Wat Mongkhon Nimit (Mongkol Nimit) Phuket Town
Wat Mongkol Nimit or Wat Putta Mongkon is a Temple complex in Phuket Town on the island of Phuket.
Wat Mongkhon Nimit was built in 1880 and was actually called Wat Klang by the locals in reference to its location: right in the middle (Klang) of old Phuket Town. The actual name for the temple, Mongkol Nimit was chosen in the year 1953. The Thai word Mongkol means auspicious. Giving the multiple interpretations of the word auspicious, such as advantage, promise, felicitous, opportune, among others, might be a clear indicator on why Thai people are drawn to this temple.
Situated on the end of Soi Romanee, the road which is connecting Thalang Road and Dibuk Road, the monastery compound provides the actual temple (Wat in Thai), a colonial building used by the monks for studies and living, and a chedi. A chedi is a mound-like or hemispherical structure containing relics and used as a place of meditation. It shares its cultural heritage with the stupas in India and the chörtens in Tibet.
The tallest chedi in Thailand is Phra Pathommachedi in Nakhon Pathom Province, at a height of 127 meters. While the chedi in Wat Mongkol Nimit does not compete in height, it is a good place to visit so as to relax, calm down and enjoy the moment. The word “chedi” is much more than just an architectural reference. Like the English word “monument” which has its origin in the latin word “monere” and means to remember; the word “chedi”, which is the Thai adaptation of the pali (Buddha language) word “cetiya”, act as a reminder to pay close attention to one’s awareness.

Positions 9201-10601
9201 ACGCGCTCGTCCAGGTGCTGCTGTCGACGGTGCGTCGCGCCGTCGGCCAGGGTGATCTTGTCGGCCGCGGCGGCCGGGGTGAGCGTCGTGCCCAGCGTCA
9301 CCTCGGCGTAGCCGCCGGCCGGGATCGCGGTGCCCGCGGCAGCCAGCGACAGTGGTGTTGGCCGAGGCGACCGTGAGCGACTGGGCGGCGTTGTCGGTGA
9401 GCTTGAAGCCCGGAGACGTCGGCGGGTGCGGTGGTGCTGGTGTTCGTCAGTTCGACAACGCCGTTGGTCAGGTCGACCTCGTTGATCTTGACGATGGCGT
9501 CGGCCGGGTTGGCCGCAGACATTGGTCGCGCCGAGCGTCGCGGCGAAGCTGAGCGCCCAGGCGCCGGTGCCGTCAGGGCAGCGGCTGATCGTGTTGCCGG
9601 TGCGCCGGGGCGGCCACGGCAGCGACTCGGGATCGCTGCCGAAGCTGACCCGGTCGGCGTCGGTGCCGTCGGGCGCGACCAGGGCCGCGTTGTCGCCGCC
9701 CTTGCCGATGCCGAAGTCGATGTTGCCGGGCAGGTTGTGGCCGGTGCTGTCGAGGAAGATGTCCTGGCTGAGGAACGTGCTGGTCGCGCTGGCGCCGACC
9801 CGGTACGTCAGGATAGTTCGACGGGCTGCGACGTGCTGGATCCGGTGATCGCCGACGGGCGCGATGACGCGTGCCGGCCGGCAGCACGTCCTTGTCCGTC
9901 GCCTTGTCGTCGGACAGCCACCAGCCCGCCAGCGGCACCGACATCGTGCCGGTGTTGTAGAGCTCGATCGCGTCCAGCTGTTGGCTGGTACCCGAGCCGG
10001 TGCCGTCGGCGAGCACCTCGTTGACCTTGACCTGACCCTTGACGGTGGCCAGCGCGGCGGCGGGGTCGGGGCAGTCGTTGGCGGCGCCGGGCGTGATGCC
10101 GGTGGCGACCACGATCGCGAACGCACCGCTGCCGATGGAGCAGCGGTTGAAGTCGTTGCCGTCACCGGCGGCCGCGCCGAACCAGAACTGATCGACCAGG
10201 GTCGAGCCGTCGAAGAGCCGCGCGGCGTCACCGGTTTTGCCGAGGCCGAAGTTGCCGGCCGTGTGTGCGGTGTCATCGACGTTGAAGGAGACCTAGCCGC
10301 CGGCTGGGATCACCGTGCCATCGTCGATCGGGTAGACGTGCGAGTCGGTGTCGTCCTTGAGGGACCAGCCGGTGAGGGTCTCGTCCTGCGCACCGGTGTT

Inside the temple, dominated by red and golden colors, is housed a very beautiful and impressive golden statue of the Buddha. If you are lucky, you might have the chance to watch the monks reciting the Buddhist scriptures in their saffron robes and/or witness the monks performing auspicious rituals.
Wat Mongkhon Nimit Information
- Distance From Bismarcks Paradise:28.4 km (44) minutes
- Distance From Central Phuket:0.8 km (10) minutes
- TAGS: Places of Worship